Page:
Although a peace spanning 50 years was able to be achieved between the colonists at the Plymouth settlement and their Native American neighbors, peace did not last. In many areas of Colonial New England, peace failed before it began. This can be attributed to many factors, none the least of which was a very deep difference in cultural understanding between the two very different peoples. Native American customs and rituals were foreign to the settlers, and in many cases, little (if anything) was done to make the effort to attempt to understand native cultures.
By example, when the Native Americans delivered heads or other body parts to the colonists, they did it as a symbol of mutual trust and friendship, seeing themselves as equals and pledging assistance to each other. The colonists, on the other hand, saw it as a sign of submission to English/colonial rule, placing the Native Americans beneath the European settlers.
A marked difference between the colonists and their native neighbors lay in their methodology in conflict itself. For Native American cultures, massacres were unnecessary and wasteful, continuing the cycle of violence into future generations. The Europeans, however, saw it as a necessary and even justifiable evil in order to further weaken their enemy in not only numbers but in morale and willingness to fight as well. Colonial leaders like Commander Gardner made it plain that the European settlers set down an “us or them” attitude towards the Native Americans in terms of hostilities amongst Native Americans, giving potential allies and enemies alike the option to either join with the colonists against any aggressive Native American action or to face the consequences of being hostile themselves, even if they did not fight against the English.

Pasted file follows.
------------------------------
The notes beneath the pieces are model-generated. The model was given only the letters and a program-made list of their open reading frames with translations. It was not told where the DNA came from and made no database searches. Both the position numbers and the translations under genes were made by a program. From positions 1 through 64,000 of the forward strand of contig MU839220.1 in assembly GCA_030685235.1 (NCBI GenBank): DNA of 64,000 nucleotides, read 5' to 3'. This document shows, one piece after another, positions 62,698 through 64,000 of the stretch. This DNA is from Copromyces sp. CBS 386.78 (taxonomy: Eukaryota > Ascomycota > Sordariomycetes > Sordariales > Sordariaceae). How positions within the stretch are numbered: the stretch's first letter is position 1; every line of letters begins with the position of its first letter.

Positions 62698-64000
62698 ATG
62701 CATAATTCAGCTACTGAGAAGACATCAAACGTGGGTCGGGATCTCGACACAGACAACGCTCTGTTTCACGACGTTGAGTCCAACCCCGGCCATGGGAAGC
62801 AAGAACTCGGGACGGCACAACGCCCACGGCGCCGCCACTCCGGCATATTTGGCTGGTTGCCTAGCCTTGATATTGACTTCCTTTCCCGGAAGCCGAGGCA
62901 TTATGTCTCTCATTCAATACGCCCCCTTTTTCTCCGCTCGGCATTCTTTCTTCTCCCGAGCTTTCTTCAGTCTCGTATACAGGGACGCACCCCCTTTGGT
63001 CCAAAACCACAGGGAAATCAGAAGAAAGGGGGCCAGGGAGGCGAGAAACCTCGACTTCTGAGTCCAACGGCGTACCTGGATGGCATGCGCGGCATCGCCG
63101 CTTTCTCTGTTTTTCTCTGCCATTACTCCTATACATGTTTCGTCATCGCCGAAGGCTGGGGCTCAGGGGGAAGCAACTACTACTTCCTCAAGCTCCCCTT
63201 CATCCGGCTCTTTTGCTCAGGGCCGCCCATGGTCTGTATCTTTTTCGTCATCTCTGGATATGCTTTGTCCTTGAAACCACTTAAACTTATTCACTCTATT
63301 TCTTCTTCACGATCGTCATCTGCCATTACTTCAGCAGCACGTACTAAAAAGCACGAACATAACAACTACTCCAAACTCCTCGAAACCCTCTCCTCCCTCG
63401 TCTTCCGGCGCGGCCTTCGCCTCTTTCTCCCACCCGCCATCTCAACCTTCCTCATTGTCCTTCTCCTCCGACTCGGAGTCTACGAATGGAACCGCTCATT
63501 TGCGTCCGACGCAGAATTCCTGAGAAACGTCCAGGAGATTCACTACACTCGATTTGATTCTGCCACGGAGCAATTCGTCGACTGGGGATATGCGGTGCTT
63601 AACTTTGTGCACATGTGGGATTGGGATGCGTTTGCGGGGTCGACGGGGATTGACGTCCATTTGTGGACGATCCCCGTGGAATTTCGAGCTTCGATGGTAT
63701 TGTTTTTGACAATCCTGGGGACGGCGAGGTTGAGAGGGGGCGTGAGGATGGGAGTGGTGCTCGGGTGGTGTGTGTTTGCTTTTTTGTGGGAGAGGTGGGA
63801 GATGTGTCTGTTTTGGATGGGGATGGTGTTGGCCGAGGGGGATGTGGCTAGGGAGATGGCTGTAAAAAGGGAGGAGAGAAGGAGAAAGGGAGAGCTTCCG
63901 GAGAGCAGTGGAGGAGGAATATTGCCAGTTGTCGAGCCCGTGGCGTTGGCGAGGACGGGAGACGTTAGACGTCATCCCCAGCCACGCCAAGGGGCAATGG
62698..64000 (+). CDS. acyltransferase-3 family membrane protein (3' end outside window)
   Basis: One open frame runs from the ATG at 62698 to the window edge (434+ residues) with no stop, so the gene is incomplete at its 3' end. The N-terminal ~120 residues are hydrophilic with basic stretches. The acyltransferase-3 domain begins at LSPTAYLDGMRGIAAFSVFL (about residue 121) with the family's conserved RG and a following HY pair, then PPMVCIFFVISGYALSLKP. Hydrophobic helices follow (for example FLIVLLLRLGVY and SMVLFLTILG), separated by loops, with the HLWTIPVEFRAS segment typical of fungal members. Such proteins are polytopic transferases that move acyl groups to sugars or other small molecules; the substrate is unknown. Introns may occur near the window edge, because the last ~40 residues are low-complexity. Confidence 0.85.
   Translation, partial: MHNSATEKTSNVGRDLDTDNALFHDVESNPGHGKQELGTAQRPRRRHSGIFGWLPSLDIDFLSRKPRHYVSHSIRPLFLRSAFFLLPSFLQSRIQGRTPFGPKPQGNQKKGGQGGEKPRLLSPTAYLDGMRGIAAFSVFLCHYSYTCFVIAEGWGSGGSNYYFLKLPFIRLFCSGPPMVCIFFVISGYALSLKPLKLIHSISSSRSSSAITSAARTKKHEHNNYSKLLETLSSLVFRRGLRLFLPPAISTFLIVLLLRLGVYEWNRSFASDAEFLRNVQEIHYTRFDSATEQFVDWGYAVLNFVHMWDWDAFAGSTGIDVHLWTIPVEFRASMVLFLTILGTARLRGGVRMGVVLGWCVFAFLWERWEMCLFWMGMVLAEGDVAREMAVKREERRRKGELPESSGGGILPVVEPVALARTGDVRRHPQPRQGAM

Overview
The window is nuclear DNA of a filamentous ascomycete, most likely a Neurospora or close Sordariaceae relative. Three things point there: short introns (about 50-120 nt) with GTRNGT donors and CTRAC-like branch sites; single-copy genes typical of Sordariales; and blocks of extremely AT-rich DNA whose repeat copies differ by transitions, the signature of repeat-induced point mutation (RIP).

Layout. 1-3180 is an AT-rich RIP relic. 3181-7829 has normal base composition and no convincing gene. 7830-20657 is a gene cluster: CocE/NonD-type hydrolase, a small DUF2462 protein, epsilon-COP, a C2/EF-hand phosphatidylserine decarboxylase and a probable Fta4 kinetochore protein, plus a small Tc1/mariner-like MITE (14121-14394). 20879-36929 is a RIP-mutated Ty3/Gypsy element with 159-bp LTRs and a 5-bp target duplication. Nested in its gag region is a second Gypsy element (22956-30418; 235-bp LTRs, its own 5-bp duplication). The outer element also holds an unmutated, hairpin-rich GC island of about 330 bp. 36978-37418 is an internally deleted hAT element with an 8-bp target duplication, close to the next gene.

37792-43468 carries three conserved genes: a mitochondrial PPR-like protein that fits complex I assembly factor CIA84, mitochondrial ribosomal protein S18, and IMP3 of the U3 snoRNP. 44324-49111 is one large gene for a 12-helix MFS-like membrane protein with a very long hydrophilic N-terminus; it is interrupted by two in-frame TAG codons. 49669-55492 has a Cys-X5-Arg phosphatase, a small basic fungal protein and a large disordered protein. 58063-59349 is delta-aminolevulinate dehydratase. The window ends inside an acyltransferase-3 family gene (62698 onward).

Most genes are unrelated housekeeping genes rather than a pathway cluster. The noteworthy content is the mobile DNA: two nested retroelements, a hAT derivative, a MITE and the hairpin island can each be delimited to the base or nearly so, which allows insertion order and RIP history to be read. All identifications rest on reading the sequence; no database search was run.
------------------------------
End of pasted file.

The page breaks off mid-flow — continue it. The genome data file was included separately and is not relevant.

In addition to all of that, although colonists were at times desperate to enter into peace agreements with the Native Americans – especially in light of potential war with France and its allied native populations – the colonists were not keen on keeping to their agreements. Native Americans did not view land, resources or hunting grounds the same way that Europeans did, and despite numerous agreements with various tribes, settlements kept expanding and pushing onto lands that the Native Americans viewed as their traditional/historical territory, though they did not have a concept of “ownership” as the West would view it today. Despite numerous attempts to bring their grievances before colonial governments, resolution was not forthcoming, making conflict, violence and bloodshed an unavoidable consequence of these cultures colliding.
 Andrew Lipman, “’A Meanes to Knitt Them Togeather’: the Exchange of Body Parts in the Pequot War,” The William and Mary Quarterly 58, no. 1 (2008): 3-28.
 Jenny Hale Pulsipher “’Dark Cloud Rising from the East’: Indian Sovereignty and the Coming of King William’s War in New England,” The New England Quarterly, Inc. 80, no. 4 (2007): 588-613.